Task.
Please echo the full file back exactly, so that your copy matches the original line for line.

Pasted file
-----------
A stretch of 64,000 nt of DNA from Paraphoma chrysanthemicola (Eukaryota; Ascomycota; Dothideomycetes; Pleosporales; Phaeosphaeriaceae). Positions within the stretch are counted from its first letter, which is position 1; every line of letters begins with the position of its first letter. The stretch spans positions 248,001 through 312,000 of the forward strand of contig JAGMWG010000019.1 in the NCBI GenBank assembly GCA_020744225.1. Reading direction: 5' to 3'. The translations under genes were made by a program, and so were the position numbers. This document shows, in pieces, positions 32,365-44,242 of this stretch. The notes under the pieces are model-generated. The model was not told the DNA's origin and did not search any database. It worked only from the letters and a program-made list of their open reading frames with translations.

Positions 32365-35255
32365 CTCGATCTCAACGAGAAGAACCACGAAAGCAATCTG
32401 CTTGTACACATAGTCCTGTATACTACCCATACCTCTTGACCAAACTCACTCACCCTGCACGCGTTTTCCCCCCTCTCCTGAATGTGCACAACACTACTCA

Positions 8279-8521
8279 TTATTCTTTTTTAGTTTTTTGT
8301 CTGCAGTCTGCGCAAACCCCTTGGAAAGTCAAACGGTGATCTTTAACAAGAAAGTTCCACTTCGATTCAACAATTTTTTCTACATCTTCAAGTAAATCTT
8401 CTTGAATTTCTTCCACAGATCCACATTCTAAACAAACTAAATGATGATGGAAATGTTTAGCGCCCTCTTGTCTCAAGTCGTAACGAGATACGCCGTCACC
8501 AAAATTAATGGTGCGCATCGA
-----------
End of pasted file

A stretch of 64,000 nt of DNA from Paraphoma chrysanthemicola (Eukaryota; Ascomycota; Dothideomycetes; Pleosporales; Phaeosphaeriaceae). Positions within the stretch are counted from its first letter, which is position 1; every line of letters begins with the position of its first letter. The stretch spans positions 248,001 through 312,000 of the forward strand of contig JAGMWG010000019.1 in the NCBI GenBank assembly GCA_020744225.1. Reading direction: 5' to 3'. The translations under genes were made by a program, and so were the position numbers. This document shows, in pieces, positions 32,365-44,242 of this stretch. The notes under the pieces are model-generated. The model was not told the DNA's origin and did not search any database. It worked only from the letters and a program-made list of their open reading frames with translations.

Positions 32365-35255
32365 CTCGATCTCAACGAGAAGAACCACGAAAGCAATCTG
32401 CTTGTACACATAGTCCTGTATACTACCCATACCTCTTGACCAAACTCACTCACCCTGCACGCGTTTTCCCCCCTCTCCTGAATGTGCACAACACTACTCA

Positions 8279-8521
8279 TTATTCTTTTTTAGTTTTTTGT
8301 CTGCAGTCTGCGCAAACCCCTTGGAAAGTCAAACGGTGATCTTTAACAAGAAAGTTCCACTTCGATTCAACAATTTTTTCTACATCTTCAAGTAAATCTT
8401 CTTGAATTTCTTCCACAGATCCACATTCTAAACAAACTAAATGATGATGGAAATGTTTAGCGCCCTCTTGTCTCAAGTCGTAACGAGATACGCCGTCACC
8501 AAAATTAATGGTGCGCATCGA